Computing Mod with a Variable Lookup Table
Encryption algorithms are designed to be difficult to break without knowledge of the secrets or keys. To achieve this, the algorithms require the keys to be large, with some having a recommend size of 2048-bits or more. However most modern processors only support computation on 64-bits at a time. Therefore standard operations with large numbers are more complicated to implement. One operation that is particularly challenging to efficiently implement is modular reduction. In this paper we propose a highly-efficient algorithm for solving large modulo operations; it has several advantages over current approaches as it supports the use of a variable sized lookup table, has good spatial and temporal locality allowing data to be streamed, and only requires basic processor instructions. Our proposed algorithm is theoretically compared to widely used modular algorithms, and shows improvements over other algorithms using predefined lookup tables.
This research is supported by STRATUS (Security Technologies Returning Accountability, Trust and User-Centric Services in the Cloud) (https://stratus.org.nz), a science investment project funded by the New Zealand Ministry of Business, Innovation and Employment (MBIE). The authors would also like to thank Sabu M. Thampi for his kind invitation to submit this invited paper for the SSCC 2016 proceedings.
- 4.Intel 64 and IA-32 architectures software developer’s manual. http://www.intel.com/content/dam/www/public/us/en/documents/manuals/64-ia-32-architectures-software-developer-manual-325462.pdf. Accessed 27 Aug 2014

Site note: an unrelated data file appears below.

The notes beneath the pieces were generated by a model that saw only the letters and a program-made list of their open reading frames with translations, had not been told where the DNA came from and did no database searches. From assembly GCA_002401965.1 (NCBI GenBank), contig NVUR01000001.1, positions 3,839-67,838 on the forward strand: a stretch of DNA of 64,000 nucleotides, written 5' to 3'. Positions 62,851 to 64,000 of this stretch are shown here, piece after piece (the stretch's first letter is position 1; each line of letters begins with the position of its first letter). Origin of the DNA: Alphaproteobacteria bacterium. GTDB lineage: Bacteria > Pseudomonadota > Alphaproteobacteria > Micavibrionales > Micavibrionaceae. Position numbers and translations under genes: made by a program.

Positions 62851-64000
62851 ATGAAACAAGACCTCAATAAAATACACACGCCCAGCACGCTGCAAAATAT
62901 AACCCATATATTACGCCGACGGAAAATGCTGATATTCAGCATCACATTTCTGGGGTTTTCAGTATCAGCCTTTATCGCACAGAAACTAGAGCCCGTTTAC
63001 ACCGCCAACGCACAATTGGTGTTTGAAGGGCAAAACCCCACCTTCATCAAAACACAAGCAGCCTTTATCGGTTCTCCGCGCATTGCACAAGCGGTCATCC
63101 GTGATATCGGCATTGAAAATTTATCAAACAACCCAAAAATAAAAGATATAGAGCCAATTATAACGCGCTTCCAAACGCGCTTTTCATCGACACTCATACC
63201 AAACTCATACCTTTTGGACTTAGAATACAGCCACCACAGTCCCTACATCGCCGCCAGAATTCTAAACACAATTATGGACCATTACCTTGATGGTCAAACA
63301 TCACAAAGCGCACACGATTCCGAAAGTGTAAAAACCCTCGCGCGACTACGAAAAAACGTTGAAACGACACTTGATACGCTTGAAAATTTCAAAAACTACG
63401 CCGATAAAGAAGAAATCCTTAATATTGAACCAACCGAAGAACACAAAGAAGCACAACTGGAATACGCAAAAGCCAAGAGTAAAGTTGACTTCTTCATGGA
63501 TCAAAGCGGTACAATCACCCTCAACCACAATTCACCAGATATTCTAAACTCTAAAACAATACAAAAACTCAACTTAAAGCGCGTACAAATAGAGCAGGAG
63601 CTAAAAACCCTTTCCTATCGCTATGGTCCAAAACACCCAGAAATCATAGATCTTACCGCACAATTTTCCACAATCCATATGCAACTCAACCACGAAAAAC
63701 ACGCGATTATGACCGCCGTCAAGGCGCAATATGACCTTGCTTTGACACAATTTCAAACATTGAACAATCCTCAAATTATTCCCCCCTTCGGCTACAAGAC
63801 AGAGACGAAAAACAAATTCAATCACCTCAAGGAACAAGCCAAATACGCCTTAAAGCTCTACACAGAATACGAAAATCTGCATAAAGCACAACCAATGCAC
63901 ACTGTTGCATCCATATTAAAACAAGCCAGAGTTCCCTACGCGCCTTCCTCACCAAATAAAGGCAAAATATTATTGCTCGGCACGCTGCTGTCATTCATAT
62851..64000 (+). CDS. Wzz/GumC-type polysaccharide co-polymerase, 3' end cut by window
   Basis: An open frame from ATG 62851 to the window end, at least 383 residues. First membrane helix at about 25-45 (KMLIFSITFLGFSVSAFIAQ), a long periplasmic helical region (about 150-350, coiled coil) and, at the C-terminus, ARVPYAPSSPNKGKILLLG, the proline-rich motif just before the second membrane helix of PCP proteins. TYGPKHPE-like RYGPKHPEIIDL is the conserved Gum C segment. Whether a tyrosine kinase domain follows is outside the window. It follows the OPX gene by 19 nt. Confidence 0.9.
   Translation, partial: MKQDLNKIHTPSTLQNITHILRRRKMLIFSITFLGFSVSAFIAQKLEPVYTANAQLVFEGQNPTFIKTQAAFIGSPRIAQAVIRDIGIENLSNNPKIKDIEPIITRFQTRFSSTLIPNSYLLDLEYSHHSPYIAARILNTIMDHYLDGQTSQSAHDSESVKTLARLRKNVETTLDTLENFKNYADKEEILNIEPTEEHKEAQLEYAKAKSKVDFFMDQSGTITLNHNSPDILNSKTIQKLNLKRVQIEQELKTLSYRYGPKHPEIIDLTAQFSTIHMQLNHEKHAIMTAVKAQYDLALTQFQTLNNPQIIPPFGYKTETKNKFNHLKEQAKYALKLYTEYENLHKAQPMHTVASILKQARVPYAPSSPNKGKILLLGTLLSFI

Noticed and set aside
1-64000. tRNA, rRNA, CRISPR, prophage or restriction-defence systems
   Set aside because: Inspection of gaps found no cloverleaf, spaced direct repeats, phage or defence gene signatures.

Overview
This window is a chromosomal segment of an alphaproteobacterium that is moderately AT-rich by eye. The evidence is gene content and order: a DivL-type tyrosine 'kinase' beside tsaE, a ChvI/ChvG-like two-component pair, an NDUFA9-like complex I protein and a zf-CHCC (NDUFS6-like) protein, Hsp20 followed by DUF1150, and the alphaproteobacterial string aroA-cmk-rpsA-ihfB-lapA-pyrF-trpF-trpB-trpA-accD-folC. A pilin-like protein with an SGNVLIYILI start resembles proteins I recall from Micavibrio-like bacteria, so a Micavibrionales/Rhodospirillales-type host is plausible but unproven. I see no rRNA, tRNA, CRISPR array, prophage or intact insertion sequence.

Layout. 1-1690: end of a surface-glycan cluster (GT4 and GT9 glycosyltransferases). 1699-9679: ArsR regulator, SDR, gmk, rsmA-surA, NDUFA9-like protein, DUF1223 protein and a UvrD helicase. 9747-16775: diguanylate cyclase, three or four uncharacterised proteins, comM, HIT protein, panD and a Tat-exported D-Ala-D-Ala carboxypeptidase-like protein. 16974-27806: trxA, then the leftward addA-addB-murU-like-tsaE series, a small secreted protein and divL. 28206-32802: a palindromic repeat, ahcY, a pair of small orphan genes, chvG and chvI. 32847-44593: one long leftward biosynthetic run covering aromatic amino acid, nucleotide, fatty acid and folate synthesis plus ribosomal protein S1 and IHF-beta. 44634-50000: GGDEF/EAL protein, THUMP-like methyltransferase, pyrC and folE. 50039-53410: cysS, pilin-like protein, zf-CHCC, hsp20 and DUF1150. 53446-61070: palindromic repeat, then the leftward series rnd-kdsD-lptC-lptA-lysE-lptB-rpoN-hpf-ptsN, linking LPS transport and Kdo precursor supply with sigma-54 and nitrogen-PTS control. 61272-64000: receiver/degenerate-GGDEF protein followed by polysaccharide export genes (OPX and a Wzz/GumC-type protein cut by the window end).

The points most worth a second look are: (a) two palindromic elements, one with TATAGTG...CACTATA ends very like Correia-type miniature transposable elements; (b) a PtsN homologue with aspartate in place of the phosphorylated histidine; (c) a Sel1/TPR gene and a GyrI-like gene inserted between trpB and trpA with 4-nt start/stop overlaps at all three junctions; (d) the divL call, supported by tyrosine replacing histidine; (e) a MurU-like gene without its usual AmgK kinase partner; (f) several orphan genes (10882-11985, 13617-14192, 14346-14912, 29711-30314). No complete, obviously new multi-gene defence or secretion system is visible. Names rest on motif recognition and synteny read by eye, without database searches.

- 5.Kaliski, B.: Twirl and RSA key size. RSA Laboratories Technical Note (2003)Google Scholar
- 6.Barrett, P.: Implementing the Rivest Shamir and Adleman public key encryption algorithm on a standard digital signal processor. In: Odlyzko, A.M. (ed.) CRYPTO 1986. LNCS, vol. 263, pp. 311–323. Springer, Heidelberg (1987)Google Scholar
- 7.Cao, Z., Wei, R., Lin, X.: A fast modular reduction method. IACR Cryptol. ePrint Arch. 2014, 40 (2014)Google Scholar
- 10.Denis, S.T., Rose, G.: BigNum Math: Implementing Cryptographic Multiple Precision Arithmetic. Syngress Publishing, Boston (2006)Google Scholar
- 11.Kwon, T.-W., You, C.-S., Heo, W.-S., Kang, Y.-K., Choi, J.-R.: Two implementation methods of a 1024-bit RSA cryptoprocessor based on modified montgomery algorithm. In: The 2001 IEEE International Symposium on Circuits and Systems, ISCAS 2001, vol. 4, pp. 650–653. IEEE (2001)Google Scholar
- 13.Lim, C.H., Lee, P.J.: Generating efficient primes for discretelog cryptosystems, POSTECH Information Research LaboratoriesGoogle Scholar
- 14.Lim, C.H., Hwang, H.S., Lee, P.J.: Fast modular reduction with precomputation. In: Proceedings of Korea-Japan Joint Workshop on Information Security and Cryptology (JWISC 1997), pp. 65–79. Citeseer (1997)Google Scholar